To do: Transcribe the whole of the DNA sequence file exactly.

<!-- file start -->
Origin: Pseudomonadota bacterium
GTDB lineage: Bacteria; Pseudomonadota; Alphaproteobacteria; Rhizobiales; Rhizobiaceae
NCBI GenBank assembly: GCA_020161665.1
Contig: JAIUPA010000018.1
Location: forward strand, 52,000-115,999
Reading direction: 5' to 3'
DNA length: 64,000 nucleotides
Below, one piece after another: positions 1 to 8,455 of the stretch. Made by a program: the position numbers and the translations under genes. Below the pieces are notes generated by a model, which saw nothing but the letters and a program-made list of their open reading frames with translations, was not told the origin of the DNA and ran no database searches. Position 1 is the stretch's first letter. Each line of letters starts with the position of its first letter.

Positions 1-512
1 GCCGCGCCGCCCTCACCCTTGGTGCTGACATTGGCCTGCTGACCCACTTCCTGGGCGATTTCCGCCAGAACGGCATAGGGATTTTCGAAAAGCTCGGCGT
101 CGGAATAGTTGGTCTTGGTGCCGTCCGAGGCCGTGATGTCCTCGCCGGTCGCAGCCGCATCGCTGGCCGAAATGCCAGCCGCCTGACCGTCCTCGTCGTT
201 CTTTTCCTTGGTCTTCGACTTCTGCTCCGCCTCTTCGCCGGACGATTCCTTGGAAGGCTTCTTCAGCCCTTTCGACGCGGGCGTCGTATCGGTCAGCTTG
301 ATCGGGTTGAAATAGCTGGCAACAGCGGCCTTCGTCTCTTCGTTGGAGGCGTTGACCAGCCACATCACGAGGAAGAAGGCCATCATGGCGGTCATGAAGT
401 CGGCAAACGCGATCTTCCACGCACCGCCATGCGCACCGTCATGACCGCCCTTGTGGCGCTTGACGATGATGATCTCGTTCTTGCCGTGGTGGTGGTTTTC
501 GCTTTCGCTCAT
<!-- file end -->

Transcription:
Origin: Pseudomonadota bacterium
GTDB lineage: Bacteria; Pseudomonadota; Alphaproteobacteria; Rhizobiales; Rhizobiaceae
NCBI GenBank assembly: GCA_020161665.1
Contig: JAIUPA010000018.1
Location: forward strand, 52,000-115,999
Reading direction: 5' to 3'
DNA length: 64,000 nucleotides
Below, one piece after another: positions 1 to 8,455 of the stretch. Made by a program: the position numbers and the translations under genes. Below the pieces are notes generated by a model, which saw nothing but the letters and a program-made list of their open reading frames with translations, was not told the origin of the DNA and ran no database searches. Position 1 is the stretch's first letter. Each line of letters starts with the position of its first letter.

Positions 1-512
1 GCCGCGCCGCCCTCACCCTTGGTGCTGACATTGGCCTGCTGACCCACTTCCTGGGCGATTTCCGCCAGAACGGCATAGGGATTTTCGAAAAGCTCGGCGT
101 CGGAATAGTTGGTCTTGGTGCCGTCCGAGGCCGTGATGTCCTCGCCGGTCGCAGCCGCATCGCTGGCCGAAATGCCAGCCGCCTGACCGTCCTCGTCGTT
201 CTTTTCCTTGGTCTTCGACTTCTGCTCCGCCTCTTCGCCGGACGATTCCTTGGAAGGCTTCTTCAGCCCTTTCGACGCGGGCGTCGTATCGGTCAGCTTG
301 ATCGGGTTGAAATAGCTGGCAACAGCGGCCTTCGTCTCTTCGTTGGAGGCGTTGACCAGCCACATCACGAGGAAGAAGGCCATCATGGCGGTCATGAAGT
401 CGGCAAACGCGATCTTCCACGCACCGCCATGCGCACCGTCATGACCGCCCTTGTGGCGCTTGACGATGATGATCTCGTTCTTGCCGTGGTGGTGGTTTTC
501 GCTTTCGCTCAT